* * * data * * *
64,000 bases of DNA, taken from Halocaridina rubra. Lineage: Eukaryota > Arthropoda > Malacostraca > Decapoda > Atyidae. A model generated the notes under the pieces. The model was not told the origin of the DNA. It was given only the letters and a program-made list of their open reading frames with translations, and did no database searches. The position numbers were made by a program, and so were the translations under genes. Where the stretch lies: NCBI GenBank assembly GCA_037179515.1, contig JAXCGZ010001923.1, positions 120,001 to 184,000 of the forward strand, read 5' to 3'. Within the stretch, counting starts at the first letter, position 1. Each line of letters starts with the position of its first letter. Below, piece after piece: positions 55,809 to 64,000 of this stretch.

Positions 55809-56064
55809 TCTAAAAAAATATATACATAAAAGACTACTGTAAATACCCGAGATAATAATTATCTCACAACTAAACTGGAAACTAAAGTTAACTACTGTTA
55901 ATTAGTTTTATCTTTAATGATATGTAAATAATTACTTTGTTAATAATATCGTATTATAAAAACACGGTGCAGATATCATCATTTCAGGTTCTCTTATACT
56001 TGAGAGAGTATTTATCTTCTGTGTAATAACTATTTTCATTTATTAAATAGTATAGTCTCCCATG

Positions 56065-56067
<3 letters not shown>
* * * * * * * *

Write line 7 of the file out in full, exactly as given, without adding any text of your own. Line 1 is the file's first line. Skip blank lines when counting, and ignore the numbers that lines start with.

<3 letters not shown>